Forgot your password?

We just sent you an email, containing instructions for how to reset your password.

Sign in

  • (Yes, there should be an apostrophe. Take a hike, Word.)

    News Item: Halloween is one of those holidays that most kids can’t wait for and most parents loathe due to the high amount of unhealthy sugary candy. Many of the go-to candy brands are also loaded with GE ingredients. ~ GMO Inside Blog

    As if we’re not worried enough about our trick-or-treaters being attacked by sex perverts with baseball bats, joyriders on our suburban streets mowing them down, or rabid raccoons lunging after their goodies, we are now obliged to verify the safety and purity of every treat that passes across our thresholds. So get ready to do some serious research in your spare time before selecting goodies to distribute or allowing your little ones to partake.

    The report goes on to say “Many popular Halloween treats also have some of the most common allergens such as peanuts, dairy, soy and wheat.” Well, how do you know for sure your packaged treats are really and truly free of those things? What are we supposed to do, hire a panel of expert food tasters with an assortment of allergies?

    They also say “The American Academy of Pediatrics released a report on the link between a rise in pesticide use and childhood allergies.” I’m not surprised. It alarms me because some kids gobble enough goodies post-Hallowe’en to dose them as much as farm workers.

    One countermeasure to avoid packaged snacks they offer is to save the seeds from your jack-o-lantern (assuming it isn’t plastic), separate and rinse them, sprinkle with sea salt (plus chili powder if you’re feeling devilish), then bake with olive oil until nice ‘n crispy, and bag ‘me up. Yumm! But how do you know your pumpkin isn’t GMO? They also recommend candied apples, but not just any old ones; they must have organic ingredients and use sugar, not artificial sweeteners. Such confections may be hard to find. For most people, that means rolling your own. And think ahead to Valentines Day; instead of those awful little candy hearts, you could boil up a batch of chicken hearts. And when Easter comes around, replace those sugar-packed candy eggs with hard-boiled quail eggs, available at your local Asian market.

    Then there are alternative treats. They suggest that instead of passing out sweets, give the tykes granola bars, bags of nuts (allergy alert!), non-GMO chips (be careful of soy, wheat and those pesky preservatives). Hey, why not broccoli florets? Or go whole Kosher hog and offer up items that aren’t intended for consumption. Suggestions include stickers, beeswax crayons, polished rocks, friendship bracelets, coupons, seed packets, and homemade (of course) play dough. If you really go green and give out seed packets (non-GMO, of course), remember to avoid Morning Glory seeds, which contain a substance similar to LSD. Can’t you just see the thrill of anticipation turning into coughing fits as little ones pop some of those things into their pie holes? Do you Heimlich?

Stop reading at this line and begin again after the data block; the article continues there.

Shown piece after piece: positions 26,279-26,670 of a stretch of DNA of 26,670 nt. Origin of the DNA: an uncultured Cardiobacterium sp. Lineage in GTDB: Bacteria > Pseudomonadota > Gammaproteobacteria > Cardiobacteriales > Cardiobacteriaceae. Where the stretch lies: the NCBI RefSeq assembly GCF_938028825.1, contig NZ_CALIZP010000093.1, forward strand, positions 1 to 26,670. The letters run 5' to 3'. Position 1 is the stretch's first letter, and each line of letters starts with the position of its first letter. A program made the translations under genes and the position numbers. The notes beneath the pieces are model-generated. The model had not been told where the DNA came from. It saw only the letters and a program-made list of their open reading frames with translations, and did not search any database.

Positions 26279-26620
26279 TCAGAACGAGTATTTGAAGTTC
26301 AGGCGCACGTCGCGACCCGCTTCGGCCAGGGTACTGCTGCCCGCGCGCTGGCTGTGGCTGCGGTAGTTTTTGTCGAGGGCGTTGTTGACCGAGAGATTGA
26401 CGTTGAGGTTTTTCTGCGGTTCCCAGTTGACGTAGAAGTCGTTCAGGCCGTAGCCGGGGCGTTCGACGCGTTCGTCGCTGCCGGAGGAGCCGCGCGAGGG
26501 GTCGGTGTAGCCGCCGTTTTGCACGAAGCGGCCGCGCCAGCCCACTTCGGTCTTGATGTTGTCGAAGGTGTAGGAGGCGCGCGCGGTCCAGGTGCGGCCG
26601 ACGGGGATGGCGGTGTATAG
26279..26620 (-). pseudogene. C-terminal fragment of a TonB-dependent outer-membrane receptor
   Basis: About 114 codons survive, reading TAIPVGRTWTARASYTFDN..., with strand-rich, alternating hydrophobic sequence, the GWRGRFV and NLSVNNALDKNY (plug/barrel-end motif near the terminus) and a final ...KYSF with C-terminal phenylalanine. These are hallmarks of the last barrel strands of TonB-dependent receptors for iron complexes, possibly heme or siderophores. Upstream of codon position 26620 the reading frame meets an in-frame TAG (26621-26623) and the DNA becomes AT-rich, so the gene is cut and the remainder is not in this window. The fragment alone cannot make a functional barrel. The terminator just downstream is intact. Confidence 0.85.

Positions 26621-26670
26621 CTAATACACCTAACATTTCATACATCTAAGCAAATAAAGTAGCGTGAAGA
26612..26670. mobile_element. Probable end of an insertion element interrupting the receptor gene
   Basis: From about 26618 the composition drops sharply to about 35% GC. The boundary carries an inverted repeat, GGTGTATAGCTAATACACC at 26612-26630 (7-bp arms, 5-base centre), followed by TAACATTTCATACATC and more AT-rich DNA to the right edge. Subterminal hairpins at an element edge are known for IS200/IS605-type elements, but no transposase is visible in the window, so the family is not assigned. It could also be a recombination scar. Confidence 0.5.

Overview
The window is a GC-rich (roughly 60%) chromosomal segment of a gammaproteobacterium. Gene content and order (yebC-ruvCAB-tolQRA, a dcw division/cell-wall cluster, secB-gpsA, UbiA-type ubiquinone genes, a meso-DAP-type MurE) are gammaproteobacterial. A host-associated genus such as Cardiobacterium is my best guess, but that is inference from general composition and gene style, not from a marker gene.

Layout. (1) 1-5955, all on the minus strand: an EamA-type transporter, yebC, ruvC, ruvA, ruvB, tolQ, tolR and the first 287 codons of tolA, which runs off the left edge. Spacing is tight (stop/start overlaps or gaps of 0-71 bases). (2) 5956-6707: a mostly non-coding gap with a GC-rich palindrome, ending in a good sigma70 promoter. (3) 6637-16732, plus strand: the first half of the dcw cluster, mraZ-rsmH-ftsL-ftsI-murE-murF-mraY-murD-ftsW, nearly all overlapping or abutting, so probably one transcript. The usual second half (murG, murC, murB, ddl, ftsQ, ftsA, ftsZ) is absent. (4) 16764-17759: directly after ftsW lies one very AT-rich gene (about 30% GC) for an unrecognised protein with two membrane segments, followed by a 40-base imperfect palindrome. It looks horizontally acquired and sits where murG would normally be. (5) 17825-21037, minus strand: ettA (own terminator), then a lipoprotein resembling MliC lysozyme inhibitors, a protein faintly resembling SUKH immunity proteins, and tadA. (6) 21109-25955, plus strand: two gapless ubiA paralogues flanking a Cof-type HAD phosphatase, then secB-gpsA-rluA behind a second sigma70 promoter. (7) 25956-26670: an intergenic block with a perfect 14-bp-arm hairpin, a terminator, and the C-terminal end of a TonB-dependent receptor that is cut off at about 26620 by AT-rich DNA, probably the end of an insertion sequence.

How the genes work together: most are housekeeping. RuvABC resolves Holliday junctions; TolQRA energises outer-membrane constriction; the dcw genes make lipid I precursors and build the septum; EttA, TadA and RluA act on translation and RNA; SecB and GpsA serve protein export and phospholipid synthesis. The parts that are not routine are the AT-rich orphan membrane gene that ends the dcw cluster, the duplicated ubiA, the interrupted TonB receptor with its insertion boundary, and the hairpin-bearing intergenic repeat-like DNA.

Or, you can not drive yourself crazy and just do the traditional thing: Load ‘em down with mini-sized Snickers, Hersey bars, Almond Joys, Reese’s Pieces and cups, etc. that you can get anywhere in maximum quantities. But then, to avoid lawsuits, you should issue a disclaimer. I suggest distributing the following convenient message on little slips of paper to your kiddie patrons to give to their parents or guardians:

    WARNING: The Hallowe’en treats provided by the ____________ household may contain wheat, soy, ground and/or tree nuts, dairy, non-ecological palm oil, sodium, preservatives, genetically modified ingredients, insecticides, rat hair, and of course sugar and/or corn syrup, lots of it. Please dispose of properly and be sure to recycle all packaging. Have a happy and safe Hallowe’en!
    • Share

    Connected stories:


Collections let you gather your favorite stories into shareable groups.

To collect stories, please become a Citizen.

    Copy and paste this embed code into your web page:

    px wide
    px tall
    Send this story to a friend:
    Would you like to send another?

      To retell stories, please .

        Sprouting stories lets you respond with a story of your own — like telling stories ’round a campfire.

        To sprout stories, please .

            Better browser, please.

            To view Cowbird, please use the latest version of Chrome, Safari, Firefox, Opera, or Internet Explorer.